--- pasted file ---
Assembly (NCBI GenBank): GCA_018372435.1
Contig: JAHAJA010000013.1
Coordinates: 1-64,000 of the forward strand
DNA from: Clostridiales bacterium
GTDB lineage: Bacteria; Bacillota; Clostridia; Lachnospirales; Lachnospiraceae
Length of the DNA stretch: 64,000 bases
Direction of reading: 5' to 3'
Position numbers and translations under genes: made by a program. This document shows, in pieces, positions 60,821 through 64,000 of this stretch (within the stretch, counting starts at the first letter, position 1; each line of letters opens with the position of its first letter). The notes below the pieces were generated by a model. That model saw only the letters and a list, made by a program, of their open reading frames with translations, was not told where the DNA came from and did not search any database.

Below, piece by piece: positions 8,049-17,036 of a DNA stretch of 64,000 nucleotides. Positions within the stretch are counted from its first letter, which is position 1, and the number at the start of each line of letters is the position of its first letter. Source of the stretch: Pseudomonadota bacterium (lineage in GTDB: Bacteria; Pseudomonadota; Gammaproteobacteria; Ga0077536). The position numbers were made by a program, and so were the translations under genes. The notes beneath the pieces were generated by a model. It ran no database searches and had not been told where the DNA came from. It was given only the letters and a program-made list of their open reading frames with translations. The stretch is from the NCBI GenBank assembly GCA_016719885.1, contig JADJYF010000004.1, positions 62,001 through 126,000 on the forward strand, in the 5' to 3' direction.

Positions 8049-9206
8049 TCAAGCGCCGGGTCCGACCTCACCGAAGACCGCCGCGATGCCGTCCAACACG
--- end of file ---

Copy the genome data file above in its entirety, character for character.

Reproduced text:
Assembly (NCBI GenBank): GCA_018372435.1
Contig: JAHAJA010000013.1
Coordinates: 1-64,000 of the forward strand
DNA from: Clostridiales bacterium
GTDB lineage: Bacteria; Bacillota; Clostridia; Lachnospirales; Lachnospiraceae
Length of the DNA stretch: 64,000 bases
Direction of reading: 5' to 3'
Position numbers and translations under genes: made by a program. This document shows, in pieces, positions 60,821 through 64,000 of this stretch (within the stretch, counting starts at the first letter, position 1; each line of letters opens with the position of its first letter). The notes below the pieces were generated by a model. That model saw only the letters and a list, made by a program, of their open reading frames with translations, was not told where the DNA came from and did not search any database.

Below, piece by piece: positions 8,049-17,036 of a DNA stretch of 64,000 nucleotides. Positions within the stretch are counted from its first letter, which is position 1, and the number at the start of each line of letters is the position of its first letter. Source of the stretch: Pseudomonadota bacterium (lineage in GTDB: Bacteria; Pseudomonadota; Gammaproteobacteria; Ga0077536). The position numbers were made by a program, and so were the translations under genes. The notes beneath the pieces were generated by a model. It ran no database searches and had not been told where the DNA came from. It was given only the letters and a program-made list of their open reading frames with translations. The stretch is from the NCBI GenBank assembly GCA_016719885.1, contig JADJYF010000004.1, positions 62,001 through 126,000 on the forward strand, in the 5' to 3' direction.

Positions 8049-9206
8049 TCAAGCGCCGGGTCCGACCTCACCGAAGACCGCCGCGATGCCGTCCAACACG